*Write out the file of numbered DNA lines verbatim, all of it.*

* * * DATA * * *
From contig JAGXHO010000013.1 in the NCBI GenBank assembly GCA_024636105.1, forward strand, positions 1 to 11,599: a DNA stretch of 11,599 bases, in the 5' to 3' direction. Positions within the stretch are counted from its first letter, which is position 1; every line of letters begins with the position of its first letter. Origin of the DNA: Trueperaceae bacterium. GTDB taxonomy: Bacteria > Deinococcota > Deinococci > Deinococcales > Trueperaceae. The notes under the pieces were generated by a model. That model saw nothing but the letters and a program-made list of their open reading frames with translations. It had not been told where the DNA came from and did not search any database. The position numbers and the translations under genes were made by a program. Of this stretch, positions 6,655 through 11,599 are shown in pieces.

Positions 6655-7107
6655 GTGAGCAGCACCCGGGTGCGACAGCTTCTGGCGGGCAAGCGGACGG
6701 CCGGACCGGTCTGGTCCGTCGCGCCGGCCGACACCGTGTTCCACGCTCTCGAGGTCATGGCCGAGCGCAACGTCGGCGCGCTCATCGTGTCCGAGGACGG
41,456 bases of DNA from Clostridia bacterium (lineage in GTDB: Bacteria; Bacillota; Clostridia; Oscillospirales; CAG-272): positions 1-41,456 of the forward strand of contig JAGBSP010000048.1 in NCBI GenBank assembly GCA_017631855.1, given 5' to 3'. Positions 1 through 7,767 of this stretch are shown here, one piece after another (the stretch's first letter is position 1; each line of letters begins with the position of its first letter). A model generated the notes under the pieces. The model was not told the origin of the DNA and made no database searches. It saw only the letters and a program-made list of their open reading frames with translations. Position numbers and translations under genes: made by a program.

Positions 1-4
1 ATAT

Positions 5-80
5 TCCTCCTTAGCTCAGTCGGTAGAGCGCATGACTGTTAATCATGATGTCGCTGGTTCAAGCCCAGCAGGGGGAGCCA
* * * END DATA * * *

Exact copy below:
From contig JAGXHO010000013.1 in the NCBI GenBank assembly GCA_024636105.1, forward strand, positions 1 to 11,599: a DNA stretch of 11,599 bases, in the 5' to 3' direction. Positions within the stretch are counted from its first letter, which is position 1; every line of letters begins with the position of its first letter. Origin of the DNA: Trueperaceae bacterium. GTDB taxonomy: Bacteria > Deinococcota > Deinococci > Deinococcales > Trueperaceae. The notes under the pieces were generated by a model. That model saw nothing but the letters and a program-made list of their open reading frames with translations. It had not been told where the DNA came from and did not search any database. The position numbers and the translations under genes were made by a program. Of this stretch, positions 6,655 through 11,599 are shown in pieces.

Positions 6655-7107
6655 GTGAGCAGCACCCGGGTGCGACAGCTTCTGGCGGGCAAGCGGACGG
6701 CCGGACCGGTCTGGTCCGTCGCGCCGGCCGACACCGTGTTCCACGCTCTCGAGGTCATGGCCGAGCGCAACGTCGGCGCGCTCATCGTGTCCGAGGACGG
41,456 bases of DNA from Clostridia bacterium (lineage in GTDB: Bacteria; Bacillota; Clostridia; Oscillospirales; CAG-272): positions 1-41,456 of the forward strand of contig JAGBSP010000048.1 in NCBI GenBank assembly GCA_017631855.1, given 5' to 3'. Positions 1 through 7,767 of this stretch are shown here, one piece after another (the stretch's first letter is position 1; each line of letters begins with the position of its first letter). A model generated the notes under the pieces. The model was not told the origin of the DNA and made no database searches. It saw only the letters and a program-made list of their open reading frames with translations. Position numbers and translations under genes: made by a program.

Positions 1-4
1 ATAT

Positions 5-80
5 TCCTCCTTAGCTCAGTCGGTAGAGCGCATGACTGTTAATCATGATGTCGCTGGTTCAAGCCCAGCAGGGGGAGCCA